The toughest part of my swim is not just what happens during the swim but also AFTER the swim. The swims are too intense and overwhelming, that there is no time to really reflect. In addition, it is all about “moving forward”. Allowing myself the time to think about anything more than the next minute, stroke, or water intake could be devastating to my resolve. My only concern or worry must be limited only to the present. It is all that matters—the next stroke.
When the swim is over and I return home, that is when the reflection begins. In addition to reflecting—sometimes on things I don’t want to remember—there is the physical and mental exhaustion to overcome. Reuniting with friends and acquaintances is difficult because the swim changes me.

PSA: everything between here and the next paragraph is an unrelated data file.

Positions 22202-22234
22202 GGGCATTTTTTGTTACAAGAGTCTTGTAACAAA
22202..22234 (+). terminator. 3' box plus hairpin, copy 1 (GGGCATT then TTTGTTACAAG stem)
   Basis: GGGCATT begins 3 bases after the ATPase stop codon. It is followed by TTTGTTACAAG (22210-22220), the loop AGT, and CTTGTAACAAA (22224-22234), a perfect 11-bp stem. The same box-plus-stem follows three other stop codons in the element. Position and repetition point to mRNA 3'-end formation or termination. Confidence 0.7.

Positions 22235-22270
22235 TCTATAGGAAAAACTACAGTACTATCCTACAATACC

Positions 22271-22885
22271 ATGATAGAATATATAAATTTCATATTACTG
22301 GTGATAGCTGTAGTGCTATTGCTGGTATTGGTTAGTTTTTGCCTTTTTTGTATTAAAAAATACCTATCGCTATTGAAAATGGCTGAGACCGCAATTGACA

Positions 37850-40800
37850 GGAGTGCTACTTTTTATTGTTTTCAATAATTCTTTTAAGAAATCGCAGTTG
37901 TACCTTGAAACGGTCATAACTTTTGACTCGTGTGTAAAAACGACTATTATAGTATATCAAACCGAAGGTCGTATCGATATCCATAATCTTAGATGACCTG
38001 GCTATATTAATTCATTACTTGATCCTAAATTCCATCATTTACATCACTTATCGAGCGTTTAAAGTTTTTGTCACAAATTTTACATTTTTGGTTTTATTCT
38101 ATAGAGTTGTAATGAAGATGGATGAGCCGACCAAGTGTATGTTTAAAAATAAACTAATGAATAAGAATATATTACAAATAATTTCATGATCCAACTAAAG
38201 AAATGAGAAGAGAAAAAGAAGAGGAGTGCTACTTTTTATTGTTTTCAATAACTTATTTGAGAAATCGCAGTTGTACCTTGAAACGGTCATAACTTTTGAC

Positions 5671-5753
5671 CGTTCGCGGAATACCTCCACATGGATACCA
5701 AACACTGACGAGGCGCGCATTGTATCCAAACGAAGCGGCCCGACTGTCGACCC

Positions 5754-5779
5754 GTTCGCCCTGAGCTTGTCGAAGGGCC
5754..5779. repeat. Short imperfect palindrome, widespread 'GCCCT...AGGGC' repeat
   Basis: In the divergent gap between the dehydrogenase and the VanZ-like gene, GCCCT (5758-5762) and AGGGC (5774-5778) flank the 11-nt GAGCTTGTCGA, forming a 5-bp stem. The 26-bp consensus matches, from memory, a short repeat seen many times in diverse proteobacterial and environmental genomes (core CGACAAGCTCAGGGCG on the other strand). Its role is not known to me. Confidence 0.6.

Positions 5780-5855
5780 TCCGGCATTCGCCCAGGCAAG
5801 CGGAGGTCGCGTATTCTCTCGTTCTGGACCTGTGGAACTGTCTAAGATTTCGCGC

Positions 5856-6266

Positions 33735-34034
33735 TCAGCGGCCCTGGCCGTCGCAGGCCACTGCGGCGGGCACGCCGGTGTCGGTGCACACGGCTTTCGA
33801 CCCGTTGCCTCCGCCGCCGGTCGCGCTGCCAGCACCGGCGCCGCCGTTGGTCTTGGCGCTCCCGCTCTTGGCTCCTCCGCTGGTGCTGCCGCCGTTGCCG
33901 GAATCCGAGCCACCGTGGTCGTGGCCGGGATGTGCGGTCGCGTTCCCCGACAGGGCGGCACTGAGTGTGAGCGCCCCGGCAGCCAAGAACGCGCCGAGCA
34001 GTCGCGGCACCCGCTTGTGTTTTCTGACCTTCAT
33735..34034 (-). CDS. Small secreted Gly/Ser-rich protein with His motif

The Danube was an incredible experience. I think about the people that came to the river to help and those that help from afar every day of my life.
My friends, Kathy Cohen (nurse practitioner) and Pam Dean (a teacher) were my team for the swim to Russia and the Tennessee River. Kelsey was still in high school when I swam the Tennessee River but did crew me for a few days towards the end of it. She was a great crew person. That’s why she was my choice for the Danube. She was still young, 19, when she crewed me on the Danube and was terribly overwhelmed by the whole experience. She still reflects on the experience as extremely difficult and challenging but will say without hesitation that she would do it all over again.
Kelsey began swimming and running when she was five. She started soccer when she was eight and has not stopped. She helped to start a women’s soccer (football) league in Huntsville, Alabama and often coaches for American Youth Soccer Organization (AYSO). She rarely swims but still runs 5km races for fun. She also enjoys white water kayaking.